Highways in Poland

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Polish motorway and expressway network. Legend:
  completed
  under construction
  planned
Full planned network of motorways (red) and expressways (orange)
Development of the motorway and expressway network in Poland since 1932. Legend:
  completed
  under construction
  planned
Development of the motorway and expressway network in Poland

Highways in Poland are public roads designed to carry large amounts of traffic.

Limited-access highways are part of the national roads network and are divided into motorways and expressways. They feature physical separation of traffic, two-level interchanges with other roads, emergency lanes and dedicated roadside rest areas. Motorways differ from expressways in technical parameters, like designated speed, permitted road curvature or minimal distances between interchanges. Moreover, expressways might have single carriageway (as of 2019, about 5% of the highways are single-lane expressways) and might admit a one-level intersection with a minor public road in exceptional cases (in practice, reconstruction of the last such expressway has begun in May 2019[1][2]).

As of January 2019, there are 1,645 km (1,022.16 mi) of motorways and 2,152.2 km (1,337.32 mi) of expressways in operation (48% of the intended network), while contracts for construction of further 1,233 km (766.15 mi) of motorways and expressways (16% of the intended network) are ongoing.

A1 - A4 Gliwice-Sośnica Interchange
A1 - A2 Łódź Północ Interchange
A4 in Zabrze
A2 (Berlin - Poznań), opened in 2003
A8 in Wrocław

Definitions of highways according to Polish law[edit]

The 21 March 1985 Public Roads Act, with later amendments, defines the motorways and expressways as follows:

  • Znak D9.svgA motorway is a public road with limited access which is designated for motor vehicles only, and features at least two continuous lanes in each direction which are divided by a barrier. They have no one-level interchanges with all the intersecting roads with the land and water transport. They are equipped with roadside rest areas, which are intended only for users on the motorway.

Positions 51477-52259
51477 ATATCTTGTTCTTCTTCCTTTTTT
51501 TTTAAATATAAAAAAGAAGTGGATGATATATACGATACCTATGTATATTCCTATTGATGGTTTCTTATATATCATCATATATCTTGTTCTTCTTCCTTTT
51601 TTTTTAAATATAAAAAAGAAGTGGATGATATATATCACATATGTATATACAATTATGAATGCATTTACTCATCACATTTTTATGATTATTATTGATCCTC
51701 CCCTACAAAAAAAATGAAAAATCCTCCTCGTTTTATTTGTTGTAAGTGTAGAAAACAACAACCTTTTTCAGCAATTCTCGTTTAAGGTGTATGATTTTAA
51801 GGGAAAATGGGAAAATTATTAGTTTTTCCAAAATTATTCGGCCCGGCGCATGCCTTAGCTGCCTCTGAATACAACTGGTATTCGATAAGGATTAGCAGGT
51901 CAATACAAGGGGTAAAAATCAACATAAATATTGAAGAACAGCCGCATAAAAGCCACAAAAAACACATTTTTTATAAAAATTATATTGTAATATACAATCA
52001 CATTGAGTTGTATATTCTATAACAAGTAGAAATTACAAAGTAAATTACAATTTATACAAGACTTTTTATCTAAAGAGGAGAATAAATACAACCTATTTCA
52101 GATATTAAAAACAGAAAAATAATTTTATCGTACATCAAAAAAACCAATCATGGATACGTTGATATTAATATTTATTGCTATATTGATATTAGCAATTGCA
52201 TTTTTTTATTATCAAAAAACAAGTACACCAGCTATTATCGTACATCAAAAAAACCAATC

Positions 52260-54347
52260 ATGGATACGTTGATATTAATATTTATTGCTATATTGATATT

Under current plans, three motorways will have spanned the country by 2022, with two routes running along an east to west axis (A2 running centrally and A4 running southerly) and one motorway traversing a north to south axis (A1 running centrally). In addition, three shorter motorway stretches: A6, A8 and A18, complete the planned motorway network. The only complete motorways are A4 and A8, the others are currently (partially) under construction or in various stages of planning. Some motorway stretches are tolled, others (predominantly the bypasses of large cities and newly-opened stretches) are free of charge. Motorways are the only roads in Poland which use blue background on road signs - others use green road signs.

  • Znak D7.svgAn express road is a public road with limited access which is designated for motor vehicles only, and is marked with one or two continuous divided lanes in each direction. They have no one-level interchanges with the intersecting roads with the land and water transport, intersections with minor public roads being allowed in exceptional cases. They are equipped with roadside rest areas, which are intended only for users on the expressway.

Major expressways (in various stages of use, construction, or planning) include S3, S5, S7, S11, S17 and S19 running north to south, and S6, S8, S10, S12 and S74, running east to west.

Technical parameters[edit]

The parameters of these roads are determined by the Ordinance of the Minister of Transport and Maritime Economy of 2 March 1999 - on technical parameters to be met by public roads and their location. Expressways are different from motorways mainly in that:

  1. Expressways can have a single carriageway.
  2. Motorways can have interchanges only with main roads and the spacing between interchanges should not be less than 15 km (exceptionally 5 km); or not less than 5 km (exceptionally 3 km) within borders or near a big city or a group of cities. Expressways can have interchanges more often.
  3. In exceptional situations, expressways can admit a one-level junction with minor public roads.